Surprisingly, even the 1984 National Unity Government, which with 25 ministers was the largest government until its time, included no women. It was only in 1986 that Shoshana Arbeli joined the cabinet, and in 1988 it was left without women once again. The 1992 upheaval led to a precedent: For the first time in history, Yitzhak Rabin’s second government included— two women cabinet ministers: Shulamit Aloni and Ora Namir. Another precedent emerged in March 2001, when Ariel Sharon’s first cabinet included, for the first time, three women: Dalia Itzik, Limor Livnat, and Tzipi Livni. Since this cabinet was also extremely large, with 30 members at its peak, however, the percentage of women’s representation was still only 10%.

As mentioned above, there are only three women serving in the present Israeli cabinet, constituting 10% of all cabinet ministers. This is a very low percentage in comparison with other countries in the world. The annual Global Gender Gap Report, published by the World Economic Forum, includes data on the representation of women in cabinet. The most recent report (2012) lists Israel in 95th place out of 133 countries (World Economic Forum, 2012: 56). If the comparison is limited to OECD countries, Israel ranks 29th out of 34 countries (see Figure 1).

Figure 1: Percentage of Women Cabinet Ministers
in 34 OECD Countries
(Click to Enlarge)

Source: Author’s calculations based on World Economic Forum, 2012

These statistics are particularly discouraging in light of the worldwide trend toward increased women’s representation in cabinet and other leadership positions. From 2007 to 2011, Finland had a cabinet with a solid majority of women: 12 women ministers vs. eight men. From 2008 to 2011, the cabinet in Spain also had a female majority (9 of 17 ministers were women). Today, Sweden and Norway have cabinets with slight female majorities and Finland and France have gender-balanced cabinets.

Moreover, in many democracies, the representation of women in the cabinet is greater than their representation in parliament. This is explained by the fact that cabinet ministers are usually appointed by the prime minister (and, in cases of coalition governments, by the leaders of other coalition parties). Having one person appoint ministers greatly facilitates the formation of a gender-balanced team. Over the past few years, heads of state have been displaying increasing attention to gender balance in the cabinet. In the United States, for example, women accounted for about a third of Obama’s outgoing cabinet, and the cabinet appointed by French President François Hollande in the summer of 2012 comprised an equal number of men and women.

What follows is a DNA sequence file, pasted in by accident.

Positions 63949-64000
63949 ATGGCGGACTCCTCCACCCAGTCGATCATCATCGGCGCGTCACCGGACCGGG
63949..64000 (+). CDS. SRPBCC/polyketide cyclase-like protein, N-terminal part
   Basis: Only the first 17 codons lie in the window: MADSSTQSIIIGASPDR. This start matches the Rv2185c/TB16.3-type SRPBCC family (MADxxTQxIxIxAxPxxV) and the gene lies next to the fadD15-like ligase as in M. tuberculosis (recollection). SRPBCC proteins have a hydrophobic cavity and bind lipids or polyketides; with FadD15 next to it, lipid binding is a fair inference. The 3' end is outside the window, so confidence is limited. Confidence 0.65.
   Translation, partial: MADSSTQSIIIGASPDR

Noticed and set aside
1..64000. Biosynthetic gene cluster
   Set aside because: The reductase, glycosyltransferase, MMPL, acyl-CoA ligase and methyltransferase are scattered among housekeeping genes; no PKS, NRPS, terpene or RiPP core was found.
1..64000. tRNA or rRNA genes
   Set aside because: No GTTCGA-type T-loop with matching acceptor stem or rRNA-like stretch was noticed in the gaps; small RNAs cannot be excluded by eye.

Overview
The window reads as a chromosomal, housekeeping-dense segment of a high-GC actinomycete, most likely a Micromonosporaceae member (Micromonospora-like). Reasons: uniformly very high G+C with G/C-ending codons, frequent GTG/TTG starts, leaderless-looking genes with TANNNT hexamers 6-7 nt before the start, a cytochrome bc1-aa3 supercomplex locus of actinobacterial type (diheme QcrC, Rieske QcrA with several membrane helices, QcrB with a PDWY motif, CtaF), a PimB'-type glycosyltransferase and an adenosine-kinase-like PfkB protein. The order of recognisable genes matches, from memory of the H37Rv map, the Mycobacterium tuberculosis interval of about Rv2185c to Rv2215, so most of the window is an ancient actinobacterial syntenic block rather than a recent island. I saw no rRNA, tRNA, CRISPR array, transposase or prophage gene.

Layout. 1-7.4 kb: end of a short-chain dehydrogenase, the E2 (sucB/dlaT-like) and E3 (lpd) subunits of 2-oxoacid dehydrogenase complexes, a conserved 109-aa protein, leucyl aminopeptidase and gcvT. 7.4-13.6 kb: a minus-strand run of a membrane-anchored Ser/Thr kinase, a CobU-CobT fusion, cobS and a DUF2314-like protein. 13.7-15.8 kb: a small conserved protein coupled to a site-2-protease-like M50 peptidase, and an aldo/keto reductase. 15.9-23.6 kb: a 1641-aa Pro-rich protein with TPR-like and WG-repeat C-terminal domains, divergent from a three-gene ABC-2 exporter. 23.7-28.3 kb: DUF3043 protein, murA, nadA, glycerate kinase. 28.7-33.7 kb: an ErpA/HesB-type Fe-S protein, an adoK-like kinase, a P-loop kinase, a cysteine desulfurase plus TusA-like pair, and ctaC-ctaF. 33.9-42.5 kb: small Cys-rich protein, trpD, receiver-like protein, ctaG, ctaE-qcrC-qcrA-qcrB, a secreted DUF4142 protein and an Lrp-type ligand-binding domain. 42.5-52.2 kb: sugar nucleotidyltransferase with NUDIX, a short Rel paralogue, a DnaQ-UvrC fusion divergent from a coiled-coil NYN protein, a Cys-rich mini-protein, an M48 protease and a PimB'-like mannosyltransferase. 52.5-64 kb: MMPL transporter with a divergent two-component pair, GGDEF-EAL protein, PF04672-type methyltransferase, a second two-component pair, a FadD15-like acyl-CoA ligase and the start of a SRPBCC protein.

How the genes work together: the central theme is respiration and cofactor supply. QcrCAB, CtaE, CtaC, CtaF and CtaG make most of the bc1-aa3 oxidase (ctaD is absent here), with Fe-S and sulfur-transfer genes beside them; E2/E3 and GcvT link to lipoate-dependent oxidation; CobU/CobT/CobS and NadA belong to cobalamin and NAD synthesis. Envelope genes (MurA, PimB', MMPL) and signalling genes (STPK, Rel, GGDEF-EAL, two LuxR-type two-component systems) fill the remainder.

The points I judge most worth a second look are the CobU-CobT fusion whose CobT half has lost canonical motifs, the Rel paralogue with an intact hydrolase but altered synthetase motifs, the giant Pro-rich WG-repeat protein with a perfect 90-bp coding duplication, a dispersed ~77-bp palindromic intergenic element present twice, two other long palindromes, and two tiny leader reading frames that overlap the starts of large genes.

In all respects, the new cabinet that will be formed in Israel following the elections of the 2013 elections is a golden opportunity for Prime Minister Benjamin Netanyahu and his coalition partners to improve women’s representation in the government. The marked increase in the representation of women in the 19th Knesset should facilitate that. After 65 years of independence, the time has come for Israel’s governments to reflect greater gender balance.

Druckman, James N., and Paul V. Warwick, 2005. “The Missing Piece: Measuring Portfolio Salience in Western European Parliamentary Democracies,” European Journal of Political Research 44 (1): 17–42.

Kenig, Ofer, and Shlomit Barnea, 2009. “The Selection of Ministers in Israel: Is the Prime Minister A Master of His Domain?,” Israel Affairs 15 (3): 261–278.

Laver, Michael, and Kenneth A. Shepsle, 1990. “Coalitions and Cabinet Governments,” American Political Science Review 84 (3): 873–890. 

World Economic Forum, 2012. “The Global Gender Gap Report: 2012,” (accessed: 3.3.2013). 

Dr. Ofer Kenig is an IDI researcher who heads the Political Parties Research Team of IDI's Forum for Political Reform in Israel.